How Bad Is the Immigration Bar?

In an opinion piece published in the Wall Street Journal over the weekend, law professor Benjamin Edwards is pretty blunt: “Immigrants Need Better Protection — From Their Lawyers”. As he explains:

As a group, the private immigration bar now contains the worst lawyers in all of law. A 2011 survey of federal judges by Richard Posner and Albert Yoon found that, of all practice areas appearing in federal courts, immigration lawyers provided the lowest-quality representation. In another 2011 survey, 31 immigration judges in New York classified nearly half of the attorneys appearing before them as either inadequate or grossly inadequate. A 2015 study found that immigrants would be better off without an attorney than entrusting their fate to the bottom 10% of immigration lawyers.

This is not exactly a glowing portrait of my colleagues, but it is at least objective and fair. That said, however, some caveats are in order.

I have served as an Immigration and Naturalization Service (INS) trial attorney in two cities, San Francisco and Baltimore, and appeared in a handful of others. I also sat as an immigration judge (IJ) in York, Pa. The quality of the bar varied greatly, not just within each court, but among the courts in which I was assigned.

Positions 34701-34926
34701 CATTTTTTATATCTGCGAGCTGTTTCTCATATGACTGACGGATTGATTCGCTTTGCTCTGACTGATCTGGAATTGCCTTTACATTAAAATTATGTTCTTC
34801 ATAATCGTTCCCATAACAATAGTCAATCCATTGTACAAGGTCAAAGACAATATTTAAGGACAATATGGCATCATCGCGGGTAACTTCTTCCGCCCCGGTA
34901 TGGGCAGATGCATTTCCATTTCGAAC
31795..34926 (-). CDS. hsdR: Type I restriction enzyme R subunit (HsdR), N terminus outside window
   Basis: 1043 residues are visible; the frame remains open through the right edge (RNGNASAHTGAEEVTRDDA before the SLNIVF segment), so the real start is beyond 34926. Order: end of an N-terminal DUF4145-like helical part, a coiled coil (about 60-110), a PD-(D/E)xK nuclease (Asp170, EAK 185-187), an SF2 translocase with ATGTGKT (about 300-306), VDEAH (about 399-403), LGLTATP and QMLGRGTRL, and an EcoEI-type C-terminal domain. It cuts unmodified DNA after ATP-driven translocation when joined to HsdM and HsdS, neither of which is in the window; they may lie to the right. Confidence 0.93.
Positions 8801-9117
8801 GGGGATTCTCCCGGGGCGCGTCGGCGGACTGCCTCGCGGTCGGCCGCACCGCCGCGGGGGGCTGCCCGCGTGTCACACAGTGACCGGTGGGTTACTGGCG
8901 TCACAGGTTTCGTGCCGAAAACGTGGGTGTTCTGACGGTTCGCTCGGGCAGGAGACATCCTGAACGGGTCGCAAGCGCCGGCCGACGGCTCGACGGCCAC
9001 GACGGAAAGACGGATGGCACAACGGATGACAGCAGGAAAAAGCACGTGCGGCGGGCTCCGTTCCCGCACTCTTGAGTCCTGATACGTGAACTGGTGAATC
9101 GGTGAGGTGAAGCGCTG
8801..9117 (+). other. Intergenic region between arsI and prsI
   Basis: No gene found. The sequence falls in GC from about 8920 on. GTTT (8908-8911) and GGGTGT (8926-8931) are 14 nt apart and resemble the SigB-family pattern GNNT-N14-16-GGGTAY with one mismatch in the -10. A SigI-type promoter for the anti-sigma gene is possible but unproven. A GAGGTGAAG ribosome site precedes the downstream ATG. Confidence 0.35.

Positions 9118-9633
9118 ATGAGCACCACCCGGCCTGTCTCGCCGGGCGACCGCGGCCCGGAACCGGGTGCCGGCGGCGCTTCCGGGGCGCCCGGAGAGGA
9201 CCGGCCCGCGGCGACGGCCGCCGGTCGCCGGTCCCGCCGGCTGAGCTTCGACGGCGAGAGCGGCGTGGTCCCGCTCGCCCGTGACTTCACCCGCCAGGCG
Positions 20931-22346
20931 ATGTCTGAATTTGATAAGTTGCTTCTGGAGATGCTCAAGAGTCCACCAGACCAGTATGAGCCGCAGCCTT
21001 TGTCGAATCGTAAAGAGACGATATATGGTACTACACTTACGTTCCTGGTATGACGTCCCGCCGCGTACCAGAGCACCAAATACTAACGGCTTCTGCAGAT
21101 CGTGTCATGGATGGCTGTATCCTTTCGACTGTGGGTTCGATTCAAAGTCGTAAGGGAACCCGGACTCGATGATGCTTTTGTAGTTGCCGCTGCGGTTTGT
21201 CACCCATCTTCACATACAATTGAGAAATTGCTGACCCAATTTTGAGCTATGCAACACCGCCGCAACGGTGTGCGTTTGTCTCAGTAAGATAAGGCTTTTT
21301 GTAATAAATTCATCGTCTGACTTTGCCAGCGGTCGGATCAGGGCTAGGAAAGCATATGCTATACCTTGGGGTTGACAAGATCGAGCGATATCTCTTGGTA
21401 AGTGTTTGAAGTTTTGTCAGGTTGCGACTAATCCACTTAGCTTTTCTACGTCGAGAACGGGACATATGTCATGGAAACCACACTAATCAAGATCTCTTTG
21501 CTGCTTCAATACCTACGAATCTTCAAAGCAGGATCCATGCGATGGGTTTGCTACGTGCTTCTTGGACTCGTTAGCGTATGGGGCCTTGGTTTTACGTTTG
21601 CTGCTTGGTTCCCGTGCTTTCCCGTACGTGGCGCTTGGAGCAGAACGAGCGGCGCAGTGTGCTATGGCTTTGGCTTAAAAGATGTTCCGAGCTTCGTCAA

I can confidently state that the majority of the lawyers who appeared before me in York were more than competent: Most were prepared, respectful, and honest. A few were exceptional.

I also think it is fair to say that my colleagues and I each ran what is known in the law as a “hot bench”: We familiarized ourselves with the facts of the cases and the applicable law from the initial master calendar hearings, and we expected the lawyers who appeared before us (both private and government) to do the same. York is a “detained” court, meaning that all the aliens in proceedings there are detained by U.S. Immigration and Customs Enforcement (ICE), and continuances for preparation cost the government money and the alien time.

There were a few notable exceptions: attorneys who would make nonsensical or plainly unsupported arguments, who were obviously not familiar with their clients’ claims, or who were abusive to the court staff. They were far and away the outliers, however, and were notable because of that fact.

By Andrew R. Arthur for CENTER FOR IMMIGRATION STUDIES
Read Full Article HERE

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